The combination of tradable quotas and matching
would benefit host countries as well as refugees
Ever since the major inflow of refugees (the
“refugee crisis”) in 2015 and 2016, there has been heated debate about the
appropriate distribution of refugees in the EU. Current policies revolve
around mandatory quotas, which disregard the preferences of EU members and
refugees alike. This problem can be addressed with two market mechanisms.
First, tradable quotas minimize the cost of asylum provision for host
countries. Second, a matching system gives refugees more discretion over
where they are sheltered. While this proposal is theoretically appealing, it
has yet to be tested in practice.
The relationship between migration and natural
events is not straightforward and presents many complexities
The relationship between climatic shocks,
natural disasters, and migration has received increasing attention in recent
years and is quite controversial. One view suggests that climate change and
its associated natural disasters increase migration. An alternative view
suggests that climate change may only have marginal effects on migration.
Knowing whether climate change and natural disasters lead to more migration
is crucial to better understand the different channels of transmission
between climatic shocks and migration and to formulate evidence-based policy
recommendations for the efficient management of the consequences of
Push and pull factors drive the decision to stay
There are a myriad of economic and non-economic
forces behind the decision to migrate. Migrants can be “pushed” out of their
home countries due to deteriorating economic conditions or political unrest.
Conversely, migrants are often “pulled” into destinations that offer high
wages, good health care, and strong educational systems. In making their
decision, individuals compare the net benefits of migration to the costs. By
better understanding what forces affect specific migrant flows (e.g.
demographic characteristics, migrant networks, and economic conditions),
policymakers can set policy to target (or reduce) certain types of
Enforcement deters immigration but with
Border enforcement of immigration laws raises the
costs of illegal immigration, while interior enforcement also lowers its
benefits. Used together, border and interior enforcement therefore reduce
the net benefits of illegal immigration and should lower the probability
that an individual will decide to illegally migrate. While empirical studies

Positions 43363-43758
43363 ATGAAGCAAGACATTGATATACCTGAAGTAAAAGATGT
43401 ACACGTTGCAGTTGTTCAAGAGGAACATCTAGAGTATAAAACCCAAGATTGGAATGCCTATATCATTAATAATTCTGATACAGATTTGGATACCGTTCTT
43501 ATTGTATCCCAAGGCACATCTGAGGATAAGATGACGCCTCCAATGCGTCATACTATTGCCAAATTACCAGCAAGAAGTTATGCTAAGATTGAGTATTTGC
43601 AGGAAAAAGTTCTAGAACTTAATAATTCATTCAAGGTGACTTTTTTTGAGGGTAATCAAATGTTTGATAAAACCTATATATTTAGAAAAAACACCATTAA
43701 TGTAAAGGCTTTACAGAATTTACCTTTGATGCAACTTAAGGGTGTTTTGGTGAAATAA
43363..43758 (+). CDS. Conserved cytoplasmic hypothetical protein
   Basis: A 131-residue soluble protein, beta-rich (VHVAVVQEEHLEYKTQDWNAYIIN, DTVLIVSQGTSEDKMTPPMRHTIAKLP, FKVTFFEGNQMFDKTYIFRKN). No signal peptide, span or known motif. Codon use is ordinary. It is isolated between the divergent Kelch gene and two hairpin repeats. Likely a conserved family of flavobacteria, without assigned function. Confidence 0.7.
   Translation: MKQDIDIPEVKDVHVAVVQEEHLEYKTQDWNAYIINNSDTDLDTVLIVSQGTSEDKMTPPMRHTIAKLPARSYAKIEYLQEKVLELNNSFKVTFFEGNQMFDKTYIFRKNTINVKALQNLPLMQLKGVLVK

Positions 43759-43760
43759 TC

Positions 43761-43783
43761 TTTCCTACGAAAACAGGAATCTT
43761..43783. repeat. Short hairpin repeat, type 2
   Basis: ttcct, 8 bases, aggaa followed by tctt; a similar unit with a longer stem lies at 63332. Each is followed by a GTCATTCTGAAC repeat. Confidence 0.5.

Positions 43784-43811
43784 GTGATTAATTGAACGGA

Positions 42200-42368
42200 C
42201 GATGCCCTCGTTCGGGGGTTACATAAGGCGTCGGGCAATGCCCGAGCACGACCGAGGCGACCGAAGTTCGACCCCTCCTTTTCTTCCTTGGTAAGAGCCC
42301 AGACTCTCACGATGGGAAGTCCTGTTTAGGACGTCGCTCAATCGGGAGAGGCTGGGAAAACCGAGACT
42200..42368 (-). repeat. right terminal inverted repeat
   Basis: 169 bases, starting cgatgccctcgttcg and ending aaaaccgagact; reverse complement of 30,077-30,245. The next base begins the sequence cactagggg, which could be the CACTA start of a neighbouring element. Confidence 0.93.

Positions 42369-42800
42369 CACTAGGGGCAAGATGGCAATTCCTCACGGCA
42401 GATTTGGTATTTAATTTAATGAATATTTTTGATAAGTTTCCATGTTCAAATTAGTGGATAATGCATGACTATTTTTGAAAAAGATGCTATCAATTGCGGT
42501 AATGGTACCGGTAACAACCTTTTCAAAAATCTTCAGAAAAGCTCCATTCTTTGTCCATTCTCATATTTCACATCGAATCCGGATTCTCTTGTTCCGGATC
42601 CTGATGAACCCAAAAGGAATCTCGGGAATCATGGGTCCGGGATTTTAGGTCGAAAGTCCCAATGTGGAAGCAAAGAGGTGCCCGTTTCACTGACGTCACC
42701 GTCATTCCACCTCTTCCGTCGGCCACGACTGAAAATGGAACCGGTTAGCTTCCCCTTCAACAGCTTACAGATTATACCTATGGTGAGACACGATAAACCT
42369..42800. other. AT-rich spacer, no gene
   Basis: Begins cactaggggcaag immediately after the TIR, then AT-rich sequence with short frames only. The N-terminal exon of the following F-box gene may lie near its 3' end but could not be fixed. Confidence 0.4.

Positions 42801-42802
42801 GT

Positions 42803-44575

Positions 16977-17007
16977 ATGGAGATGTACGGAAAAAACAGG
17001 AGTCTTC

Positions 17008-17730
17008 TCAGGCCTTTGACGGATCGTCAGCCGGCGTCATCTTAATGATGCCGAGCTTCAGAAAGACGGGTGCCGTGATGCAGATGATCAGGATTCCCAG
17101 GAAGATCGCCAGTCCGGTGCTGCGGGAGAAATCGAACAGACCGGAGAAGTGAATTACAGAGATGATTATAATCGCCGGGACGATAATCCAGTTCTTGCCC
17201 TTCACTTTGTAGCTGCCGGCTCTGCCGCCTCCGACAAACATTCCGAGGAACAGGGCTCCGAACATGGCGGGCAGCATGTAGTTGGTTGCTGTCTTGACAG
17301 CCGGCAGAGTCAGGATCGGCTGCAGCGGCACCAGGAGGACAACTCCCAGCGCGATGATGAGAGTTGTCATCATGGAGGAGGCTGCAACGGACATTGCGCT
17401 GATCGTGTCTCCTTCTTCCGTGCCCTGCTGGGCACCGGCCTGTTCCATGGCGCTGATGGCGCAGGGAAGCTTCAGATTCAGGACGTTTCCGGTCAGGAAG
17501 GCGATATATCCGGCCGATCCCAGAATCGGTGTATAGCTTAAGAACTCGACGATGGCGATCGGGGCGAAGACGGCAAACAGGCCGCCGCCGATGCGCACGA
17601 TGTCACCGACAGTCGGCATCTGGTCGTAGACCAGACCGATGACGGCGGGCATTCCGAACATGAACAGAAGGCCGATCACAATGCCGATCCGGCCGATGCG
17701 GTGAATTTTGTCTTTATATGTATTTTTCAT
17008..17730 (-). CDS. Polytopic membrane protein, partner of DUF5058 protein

find that border and interior enforcement serve as deterrents to illegal
immigration, immigration enforcement is costly and carries unintended
consequences, such as a decrease in circular migration, an increase in
smuggling, and higher prevalence of off-the-books employment and use of
fraudulent and falsified documents.
South Korea’s engagement with its diaspora can
support the country’s development
Since the 1990s, South Korea’s population has
been aging and its fertility rate has fallen. At the same time, the number
of Koreans living abroad has risen considerably. These trends threaten to
diminish South Korea’s international and economic stature. To mitigate the
negative effects of these new challenges, South Korea has begun to engage
the seven million Koreans living abroad, transforming the diaspora into a
positive force for long-term development.
The European migration crisis of 2015–2016
exposed weaknesses in the asylum system that have been only partly
The migration crisis of 2015–2016 threw the
European asylum system into disarray. The arrival of more than two million
unauthorized migrants stretched the system to its breaking point and created
a public opinion backlash. The existing system is one in which migrants risk
life and limb to gain (often unauthorized) entry to the EU in order to lodge
claims for asylum, more than half of which are rejected. Reforms introduced
during the crisis only partially address the system's glaring weaknesses. In
particular, they shift the balance only slightly away from a regime of
spontaneous asylum-seeking to one of refugee resettlement.
Shifting the focus from immigrants’ initial
earnings to their propensity to invest in human capital
Immigrants who start with low earnings, such as
family-based immigrants, experience higher earnings growth than immigrants
who are recruited for specific jobs (employment-based immigrants). This
occurs because family-based immigrants with lower initial earnings invest in
human capital at higher rates than natives or employment-based immigrants.
Therefore, immigrants who start at low initial earnings invest in new human
capital that allows them to respond to the ever-changing needs of the host
Immigration may boost foreign direct
investment, productivity, and housing investment
Migration policies need to consider how
immigration affects investment behavior and productivity, and how these
effects vary with the type of migration. College-educated immigrants may do
more to stimulate foreign direct investment and research and development
than low-skilled immigrants, and productivity effects would be expected to
be highest for immigrants in scientific and engineering fields. By raising
the demand for housing, immigration also spurs residential investment.
However, residential investment is unlikely to expand enough to prevent
housing costs from rising, which has important distributional